ONE fateful night in a Boston nightclub forever changed the career of a former NBA player.
In September 2000, 22-year-old Boston Celtics forward Paul Pierce was out with friends at a private event.
In the early hours of the morning, Pierce was stabbed eleven times in the face, neck and back, and was “hit over the head with a bottle,” according to ESPN.
He even had to undergo lung surgery.
Fortunately, his injuries were not life-threatening, and looking back, Pierce even cited this traumatic incident as a motivating factor in his NBA Hall of Fame career.
In an interview with Showtime’s ‘Ticket + The Truth’ and ‘Forgotten Seasons’, Pierce admitted that his “stabbing incident really motivated me to be on the court.”
He continued: “I just wanted to be on the court and not think about it. It really helped me focus.
“Some things you go through in life really help you focus on what you really need to do. And me going through that incident was like, ‘man, I really need to focus on basketball.’
Pierce then explained how his new approach “took up my whole life,” even going so far as to separate friends from family.
The 2000-01 season was his best year to date, playing in all 82 games for the Celtics and racking up new career highs in minutes, rebounds, points, and assists.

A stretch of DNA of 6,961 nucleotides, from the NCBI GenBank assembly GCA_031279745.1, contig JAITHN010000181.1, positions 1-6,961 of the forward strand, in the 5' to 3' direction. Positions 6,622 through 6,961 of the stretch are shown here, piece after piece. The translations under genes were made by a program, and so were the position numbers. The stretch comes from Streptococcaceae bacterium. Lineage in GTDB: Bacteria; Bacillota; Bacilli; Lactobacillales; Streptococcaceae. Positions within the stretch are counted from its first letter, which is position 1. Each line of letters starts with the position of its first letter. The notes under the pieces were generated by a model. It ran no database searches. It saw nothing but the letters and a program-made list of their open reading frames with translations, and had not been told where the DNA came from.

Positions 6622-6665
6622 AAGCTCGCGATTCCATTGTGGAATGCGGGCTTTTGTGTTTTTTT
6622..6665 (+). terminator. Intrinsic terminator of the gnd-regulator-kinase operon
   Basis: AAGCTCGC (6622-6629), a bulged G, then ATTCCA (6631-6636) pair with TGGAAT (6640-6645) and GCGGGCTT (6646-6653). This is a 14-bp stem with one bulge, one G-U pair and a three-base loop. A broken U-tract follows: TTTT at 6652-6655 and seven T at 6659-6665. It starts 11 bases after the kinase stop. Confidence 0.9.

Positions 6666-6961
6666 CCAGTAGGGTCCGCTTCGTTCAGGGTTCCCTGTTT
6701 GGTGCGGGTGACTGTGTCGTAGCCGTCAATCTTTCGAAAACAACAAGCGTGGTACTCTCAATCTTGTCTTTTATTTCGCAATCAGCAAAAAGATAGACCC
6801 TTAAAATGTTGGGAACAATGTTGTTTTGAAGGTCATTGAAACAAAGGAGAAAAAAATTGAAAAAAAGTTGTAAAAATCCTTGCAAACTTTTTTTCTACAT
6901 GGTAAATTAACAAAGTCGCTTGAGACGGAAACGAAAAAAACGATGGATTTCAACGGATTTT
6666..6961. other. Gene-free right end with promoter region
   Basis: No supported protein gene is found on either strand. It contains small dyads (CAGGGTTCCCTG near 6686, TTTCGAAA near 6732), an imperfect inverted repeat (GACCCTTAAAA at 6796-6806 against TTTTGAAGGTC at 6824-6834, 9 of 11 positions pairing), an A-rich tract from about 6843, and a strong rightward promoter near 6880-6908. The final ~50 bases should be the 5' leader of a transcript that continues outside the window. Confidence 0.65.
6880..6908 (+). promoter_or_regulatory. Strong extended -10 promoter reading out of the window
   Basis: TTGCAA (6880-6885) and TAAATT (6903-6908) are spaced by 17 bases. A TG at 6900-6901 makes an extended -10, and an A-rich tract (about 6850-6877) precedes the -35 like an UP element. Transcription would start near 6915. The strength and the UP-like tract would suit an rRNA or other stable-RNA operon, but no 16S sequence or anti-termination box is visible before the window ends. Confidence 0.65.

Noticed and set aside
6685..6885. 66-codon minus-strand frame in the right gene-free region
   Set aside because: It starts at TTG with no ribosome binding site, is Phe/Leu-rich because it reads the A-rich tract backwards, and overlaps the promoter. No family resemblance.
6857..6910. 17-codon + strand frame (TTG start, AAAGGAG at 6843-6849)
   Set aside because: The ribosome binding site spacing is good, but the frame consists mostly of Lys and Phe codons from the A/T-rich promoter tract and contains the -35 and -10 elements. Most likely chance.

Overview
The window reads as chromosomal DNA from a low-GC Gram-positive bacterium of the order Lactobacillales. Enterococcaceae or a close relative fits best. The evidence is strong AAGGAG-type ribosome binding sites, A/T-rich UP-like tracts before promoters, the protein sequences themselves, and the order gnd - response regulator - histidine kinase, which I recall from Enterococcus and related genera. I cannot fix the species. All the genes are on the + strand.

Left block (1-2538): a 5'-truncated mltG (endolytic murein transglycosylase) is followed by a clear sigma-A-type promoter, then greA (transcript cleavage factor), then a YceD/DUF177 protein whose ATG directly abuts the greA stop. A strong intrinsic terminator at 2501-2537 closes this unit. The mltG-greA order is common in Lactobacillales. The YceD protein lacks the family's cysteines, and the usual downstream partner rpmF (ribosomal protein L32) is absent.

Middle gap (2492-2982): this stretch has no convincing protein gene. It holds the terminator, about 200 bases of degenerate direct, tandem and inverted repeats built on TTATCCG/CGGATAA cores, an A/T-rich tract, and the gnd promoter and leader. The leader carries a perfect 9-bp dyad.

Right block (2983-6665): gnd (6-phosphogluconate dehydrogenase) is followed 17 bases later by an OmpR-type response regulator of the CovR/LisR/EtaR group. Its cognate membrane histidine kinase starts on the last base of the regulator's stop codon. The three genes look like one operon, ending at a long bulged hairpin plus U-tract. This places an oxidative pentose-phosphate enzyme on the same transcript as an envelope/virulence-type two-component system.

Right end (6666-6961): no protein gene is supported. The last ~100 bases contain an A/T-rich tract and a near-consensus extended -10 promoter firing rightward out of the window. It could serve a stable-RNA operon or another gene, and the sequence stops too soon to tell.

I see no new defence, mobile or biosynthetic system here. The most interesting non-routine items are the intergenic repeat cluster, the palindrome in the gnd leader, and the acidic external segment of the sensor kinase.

In fact, after the Celtics were defeated 112-107 by the Los Angeles Lakers in 2001, basketball legend Shaquille O’Neal dubbed Pierce “the fucking truth.”
Pierce continued: “I remember that year, the All-Star Game was in DC, I didn’t make the All-Star Game and I felt like I should have.
“I flew home, I didn’t even tell my friends, I flew to LA, got a hotel room, watched the All-Star Game, ordered food service, and said, ‘I’m never coming home from the All-Star Game. again. And then after that, I did it every year from then on.”
Over the next sixteen seasons, Pierce would establish himself as a Celtics legend.
He became a ten-time NBA All-Star, NBA Champion, NBA Finals MVP, and was named to the league’s 75th Anniversary Team.
And looking back, Pierce explained how he turned this traumatic experience into an opportunity to get better.
He said: “You know, sometimes you go through traumatic things and it can take you one way or another and I felt like it was a change for the better.
“It doesn’t always have to be bad things that happen to you, it can be some good things that change you. But for me, it not only changed me as a person but also as a player.”